Given the variety of challenges faced by PMOs in accessing parliamentary information, the Declaration on Parliamentary Openness highlights measures parliaments can take to promote a culture of parliamentary openness—recognizing the basic principle of public ownership of parliamentary information. The Declaration also specifies the categories of parliamentary information that should be made available to the public and the channels through which parliamentary information should be made accessible to ensure non–discriminatory public access. Recognizing the importance of providing parliamentary information in open and structured formats, the Declaration also contains specific “open data” provisions to enable electronic analysis, reuse and sharing of parliamentary information.

Commentary accompanying the Declaration’s launch highlights a number of instances of parliaments making concerted efforts to become more open. Italy’s Chamber of Deputies, which is co–hosting this year’s World e–Parliament Conference, is a leader in linked open data for parliaments, while Brazil’s lower house has had success generating citizen participation in the legislative process through it’s e–Democracia website. The U.S. and U.K. are among small group of parliaments making select information available in open and structured formats. Most excitingly, several parliaments in Africa and Latin America are playing with a promising open source software based on the Akoma Ntoso schema for legal documents that is currently undergoing the OASIS standardization process. The forthcoming World e–Parliament Report 2012 and the Global Parliamentary Report describe a number of online and offline measures parliaments have taken to improve openness and participation.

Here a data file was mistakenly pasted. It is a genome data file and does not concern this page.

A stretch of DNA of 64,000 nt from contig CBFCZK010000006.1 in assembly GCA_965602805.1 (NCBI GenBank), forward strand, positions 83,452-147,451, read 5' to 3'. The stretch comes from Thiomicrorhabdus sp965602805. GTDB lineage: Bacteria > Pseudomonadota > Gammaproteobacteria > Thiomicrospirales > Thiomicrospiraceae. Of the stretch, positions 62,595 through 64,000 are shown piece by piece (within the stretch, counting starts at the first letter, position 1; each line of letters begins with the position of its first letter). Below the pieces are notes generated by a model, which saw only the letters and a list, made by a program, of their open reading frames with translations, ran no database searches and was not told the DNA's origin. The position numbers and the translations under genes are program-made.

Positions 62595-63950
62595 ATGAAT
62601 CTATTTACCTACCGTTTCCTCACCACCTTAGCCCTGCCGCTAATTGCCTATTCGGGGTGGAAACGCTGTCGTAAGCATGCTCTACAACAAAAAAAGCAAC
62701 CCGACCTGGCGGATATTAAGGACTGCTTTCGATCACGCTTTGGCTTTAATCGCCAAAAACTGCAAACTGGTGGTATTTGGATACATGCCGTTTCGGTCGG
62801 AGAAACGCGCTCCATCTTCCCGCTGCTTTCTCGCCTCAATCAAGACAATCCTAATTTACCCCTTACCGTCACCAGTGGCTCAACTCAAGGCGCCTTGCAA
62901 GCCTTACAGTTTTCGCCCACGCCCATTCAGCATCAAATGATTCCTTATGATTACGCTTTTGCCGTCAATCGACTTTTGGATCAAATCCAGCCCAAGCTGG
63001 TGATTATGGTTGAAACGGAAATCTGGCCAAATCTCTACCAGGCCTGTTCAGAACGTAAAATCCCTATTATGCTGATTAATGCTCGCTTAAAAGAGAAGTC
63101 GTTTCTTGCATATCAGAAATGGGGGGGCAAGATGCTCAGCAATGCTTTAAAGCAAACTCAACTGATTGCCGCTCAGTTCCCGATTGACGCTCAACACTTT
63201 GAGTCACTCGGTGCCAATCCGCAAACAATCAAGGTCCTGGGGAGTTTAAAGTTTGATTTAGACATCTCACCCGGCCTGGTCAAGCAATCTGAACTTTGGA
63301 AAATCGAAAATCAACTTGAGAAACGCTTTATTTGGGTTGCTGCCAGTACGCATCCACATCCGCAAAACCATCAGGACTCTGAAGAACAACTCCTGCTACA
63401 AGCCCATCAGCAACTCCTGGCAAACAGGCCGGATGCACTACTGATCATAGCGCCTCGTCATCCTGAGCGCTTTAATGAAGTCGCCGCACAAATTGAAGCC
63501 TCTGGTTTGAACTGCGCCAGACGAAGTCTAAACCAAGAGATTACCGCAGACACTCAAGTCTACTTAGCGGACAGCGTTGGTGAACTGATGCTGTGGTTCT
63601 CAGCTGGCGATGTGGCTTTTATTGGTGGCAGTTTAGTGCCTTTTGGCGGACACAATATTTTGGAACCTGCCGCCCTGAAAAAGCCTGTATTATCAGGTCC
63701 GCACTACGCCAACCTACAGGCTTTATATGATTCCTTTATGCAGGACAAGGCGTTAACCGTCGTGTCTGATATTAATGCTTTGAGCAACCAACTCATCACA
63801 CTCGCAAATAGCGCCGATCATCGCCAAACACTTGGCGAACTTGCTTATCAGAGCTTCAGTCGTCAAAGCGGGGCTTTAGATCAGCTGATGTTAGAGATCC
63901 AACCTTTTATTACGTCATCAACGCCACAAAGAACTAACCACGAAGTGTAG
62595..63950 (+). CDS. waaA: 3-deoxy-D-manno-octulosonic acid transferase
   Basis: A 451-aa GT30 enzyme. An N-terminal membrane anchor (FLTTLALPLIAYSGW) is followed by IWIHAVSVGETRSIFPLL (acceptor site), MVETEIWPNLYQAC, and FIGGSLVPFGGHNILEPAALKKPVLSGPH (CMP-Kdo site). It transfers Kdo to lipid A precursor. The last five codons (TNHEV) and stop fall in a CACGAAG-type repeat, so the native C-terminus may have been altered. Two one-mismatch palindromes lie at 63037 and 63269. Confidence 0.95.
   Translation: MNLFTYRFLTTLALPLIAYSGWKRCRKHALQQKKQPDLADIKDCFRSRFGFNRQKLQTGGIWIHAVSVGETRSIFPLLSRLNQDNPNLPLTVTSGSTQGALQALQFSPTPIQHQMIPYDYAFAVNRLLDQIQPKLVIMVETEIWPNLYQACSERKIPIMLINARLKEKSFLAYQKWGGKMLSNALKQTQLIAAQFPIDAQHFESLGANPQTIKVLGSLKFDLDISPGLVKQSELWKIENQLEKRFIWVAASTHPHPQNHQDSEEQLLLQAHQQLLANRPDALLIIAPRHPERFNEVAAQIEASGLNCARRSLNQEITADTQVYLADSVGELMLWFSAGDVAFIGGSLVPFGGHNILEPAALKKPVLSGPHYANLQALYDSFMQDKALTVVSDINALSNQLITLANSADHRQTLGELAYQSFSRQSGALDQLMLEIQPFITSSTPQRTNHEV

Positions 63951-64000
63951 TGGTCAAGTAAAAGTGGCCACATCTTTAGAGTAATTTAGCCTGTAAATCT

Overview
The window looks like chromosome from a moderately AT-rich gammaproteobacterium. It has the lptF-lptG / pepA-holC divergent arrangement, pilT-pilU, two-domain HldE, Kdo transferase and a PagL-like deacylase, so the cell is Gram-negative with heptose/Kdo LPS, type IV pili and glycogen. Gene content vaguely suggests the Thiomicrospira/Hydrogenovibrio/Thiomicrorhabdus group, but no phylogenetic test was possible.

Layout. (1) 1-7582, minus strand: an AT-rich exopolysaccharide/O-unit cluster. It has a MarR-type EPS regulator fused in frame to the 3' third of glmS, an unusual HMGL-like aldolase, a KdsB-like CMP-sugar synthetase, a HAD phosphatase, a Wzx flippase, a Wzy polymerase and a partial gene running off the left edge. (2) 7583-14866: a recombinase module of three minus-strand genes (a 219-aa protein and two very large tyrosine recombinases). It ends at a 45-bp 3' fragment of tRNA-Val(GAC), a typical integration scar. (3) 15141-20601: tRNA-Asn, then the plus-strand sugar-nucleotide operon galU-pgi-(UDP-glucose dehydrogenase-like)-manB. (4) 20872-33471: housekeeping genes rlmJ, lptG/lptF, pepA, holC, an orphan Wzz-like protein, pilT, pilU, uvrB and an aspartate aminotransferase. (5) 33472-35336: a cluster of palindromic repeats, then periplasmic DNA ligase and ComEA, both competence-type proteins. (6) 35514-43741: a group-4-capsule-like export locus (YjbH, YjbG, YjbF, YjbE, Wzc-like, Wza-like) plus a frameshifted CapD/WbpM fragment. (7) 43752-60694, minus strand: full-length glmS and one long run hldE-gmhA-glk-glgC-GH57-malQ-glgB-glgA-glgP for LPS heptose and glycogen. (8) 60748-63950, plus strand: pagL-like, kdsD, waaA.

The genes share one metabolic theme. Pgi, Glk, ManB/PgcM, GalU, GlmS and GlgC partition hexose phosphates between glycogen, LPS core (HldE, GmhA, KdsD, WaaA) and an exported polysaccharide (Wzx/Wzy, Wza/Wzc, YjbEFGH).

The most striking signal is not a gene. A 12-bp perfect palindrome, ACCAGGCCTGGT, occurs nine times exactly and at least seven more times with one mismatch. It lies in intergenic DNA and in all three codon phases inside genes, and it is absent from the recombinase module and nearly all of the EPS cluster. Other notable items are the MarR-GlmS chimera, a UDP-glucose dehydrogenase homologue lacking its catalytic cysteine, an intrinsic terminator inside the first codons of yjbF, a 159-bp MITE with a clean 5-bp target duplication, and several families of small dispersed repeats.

However, many parliaments have yet to benefit from these advances, or do so piecemeal. In many countries, parliaments can do more to take advantage of opportunities presented by modern technology to engage citizens or provide information in open and structured formats that facilitate analysis and reuse. A number of parliaments still fail to provide access to basic information that would allow citizens to meaningfully participate in the legislative process, such as the text of draft legislation, hearing schedules and parliamentary votes. The increasing interconnectedness of the world’s citizens through social media, the Internet and mobile technology is rapidly changing citizens’ expectations for good governance and what parliaments must deliver. Parliaments that improve openness and participation can reinforce public confidence at a time when citizens around the world are becoming increasingly demanding of their representative institutions.

The Declaration was formally launched at the World e–Parliament Conference, on the International Day of Democracy, and is available in an array of languages. Members of the PMO community also encouraged dialogue and collaboration at OK Festival this week. Interested individuals can also signal their support for the declaration here.